Why Bother Stretching? For Rowers.
The majority of Rowing problems and pain I treat are shoulder and neck issues, wrist pain, lower back pain (inc sciatica) and knee problems.
To be a great rower your body will need to be: flexible in the upper torso, have great endurance/ stamina and upper body strength. The muscles of the back, shoulders, arms, and core are very important too. They must be conditioned enough to handle repetitive rowing motions and the force of the water as well as being flexible enough to move through a full range of motion. Maintaining flexibility in the lower body and core are equally essential particularly when it comes to injury prevention.
Common Rowing and Kayaking Injuries & Treatment
Rowers tend to suffer from overuse injuries from repeated the rowing motions.
Chronic injuries are often caused by incorrect form.
- Knee Bursitis: is caused when the fluid filled sac that cushions the tendons and ligaments, becomes irritated and inflamed. It is commonly accompanied with redness, pain and swelling in the area. In a few cases the bursa can rupture and the fluid will leak out subsequently impairing the ‘cushioning’ ability of the bursa. Repetitive flexing and extending of the knee during the full rowing cycle can, irritate the bursa on the outside or top of the knee.
Rest, ice and NSAIDs are usually enough to heal the condition. On-going strength and flexibility training during rehabilitation may prevent reoccurrence.
- Lower Back Pain: The bending and straightening during the rowing motion can cause pain in the lower back due to poor posture or fatigue. The lower back muscles can quickly become fatigued during rowing. Muscle strains are possible, as are disc problems.
Lower back pain can be treated with rest, stretching, and massage. More severe injuries and pain may require professional medical help.
- Patellar Tendonitis: is commonly due to overuse, or incorrect rowing form. The repetitive bending of the knee during rowing causes the tendon to rub over the bone and cause inflammation that, in turn, aggravates the condition, setting up a cycle of inflammation and pain.
Tendonitis treatment includes rest, NSAIDs, and ice. Increasing flexibility in the quadriceps will relieve some of the tension on the tendon and helps heal and prevent future problems.
- Wrist and Shoulder Repetitive Strains (RSI & Tendonitis). Often caused by the gripping the oars or rotating the shoulders during the rowing motion or incorrect form. This type of RSI is often caused by a range of movement outside of normal use or with excessive force.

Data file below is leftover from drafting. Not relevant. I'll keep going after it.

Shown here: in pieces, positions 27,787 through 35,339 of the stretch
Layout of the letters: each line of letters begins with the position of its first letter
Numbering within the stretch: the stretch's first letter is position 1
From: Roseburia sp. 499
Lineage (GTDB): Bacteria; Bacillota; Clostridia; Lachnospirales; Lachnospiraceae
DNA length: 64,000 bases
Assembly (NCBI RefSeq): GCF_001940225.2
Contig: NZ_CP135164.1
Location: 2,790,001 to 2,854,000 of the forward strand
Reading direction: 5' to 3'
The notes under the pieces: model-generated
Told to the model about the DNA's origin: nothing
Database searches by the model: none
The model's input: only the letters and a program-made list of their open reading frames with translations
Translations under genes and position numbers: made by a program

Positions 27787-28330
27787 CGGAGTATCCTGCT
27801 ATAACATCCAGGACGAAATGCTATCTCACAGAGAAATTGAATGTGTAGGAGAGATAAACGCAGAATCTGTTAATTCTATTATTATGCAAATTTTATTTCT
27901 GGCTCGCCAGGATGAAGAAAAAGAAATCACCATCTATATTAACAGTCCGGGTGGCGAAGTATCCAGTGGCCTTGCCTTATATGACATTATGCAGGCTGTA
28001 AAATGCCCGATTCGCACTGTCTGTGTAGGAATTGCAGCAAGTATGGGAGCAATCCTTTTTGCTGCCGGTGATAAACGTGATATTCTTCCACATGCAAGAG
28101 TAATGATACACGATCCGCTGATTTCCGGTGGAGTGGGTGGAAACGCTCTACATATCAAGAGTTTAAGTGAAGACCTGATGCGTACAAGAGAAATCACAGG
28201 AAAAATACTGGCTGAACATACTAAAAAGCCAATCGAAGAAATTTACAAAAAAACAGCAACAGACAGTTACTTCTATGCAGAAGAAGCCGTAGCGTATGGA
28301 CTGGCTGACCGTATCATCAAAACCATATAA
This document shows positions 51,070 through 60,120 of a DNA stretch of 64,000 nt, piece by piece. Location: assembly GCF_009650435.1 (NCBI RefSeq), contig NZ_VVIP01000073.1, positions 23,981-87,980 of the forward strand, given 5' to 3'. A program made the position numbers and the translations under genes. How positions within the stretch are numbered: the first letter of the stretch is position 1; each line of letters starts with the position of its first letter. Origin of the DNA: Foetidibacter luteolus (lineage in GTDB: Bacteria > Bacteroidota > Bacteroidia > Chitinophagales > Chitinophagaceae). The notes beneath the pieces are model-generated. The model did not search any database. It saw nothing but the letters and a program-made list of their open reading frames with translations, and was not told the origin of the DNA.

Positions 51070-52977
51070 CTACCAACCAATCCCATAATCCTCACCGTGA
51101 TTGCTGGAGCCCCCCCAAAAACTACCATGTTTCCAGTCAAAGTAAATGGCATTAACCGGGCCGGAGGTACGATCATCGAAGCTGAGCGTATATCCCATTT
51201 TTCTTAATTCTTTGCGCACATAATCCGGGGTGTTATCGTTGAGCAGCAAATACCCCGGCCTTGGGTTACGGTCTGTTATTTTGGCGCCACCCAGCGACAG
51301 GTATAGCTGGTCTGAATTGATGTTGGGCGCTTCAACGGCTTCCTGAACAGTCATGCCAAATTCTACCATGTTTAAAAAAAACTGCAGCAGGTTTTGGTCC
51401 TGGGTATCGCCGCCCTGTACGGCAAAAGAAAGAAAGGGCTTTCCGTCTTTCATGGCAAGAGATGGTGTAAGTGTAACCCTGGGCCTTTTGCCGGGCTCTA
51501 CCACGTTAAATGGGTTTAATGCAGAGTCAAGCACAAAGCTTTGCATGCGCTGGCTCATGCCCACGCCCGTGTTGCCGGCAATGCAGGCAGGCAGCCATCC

RSI’s/ Tendonitis are commonly treated by discontinuing the activity that caused the problem, NSAIDs, and ice.
Tips To Prevent Rowing Injuries
Conditioning and training in proper form can help prevent injury. The following four areas should be addressed:
- Flexibility training
- Instruction in the correct form & style when rowing
- Proper training on water safety and swimming:
- Strengthening and muscular endurance training.
Top 3 Rowing and Kayaking Stretches
Please don’t make the mistake of thinking that something as simple as stretching won’t be effective. Below are 3 very beneficial stretches for rowing and kayaking; obviously there are a lot more, but these are a great
place to start.
Arm-up Rotator Stretch: Stand with your arm out and your forearm pointing upwards at 90 degrees. Place a broom stick in your hand and behind your elbow. With your other hand pull the bottom of the broom stick forward
Reaching-up Shoulder Stretch: Place one hand behind your back and then reach up between your shoulder blades
Standing High-leg Bent Knee Hamstring Stretch: Stand with one foot raised onto a table. Keep your leg bent and lean your chest into your bent knee.
Did You Know?
As part of your Maga Therapy treatment you will receive stretch advice tailored to your requirements to either prevent or indeed treat any injuries for this or any other sport you partake.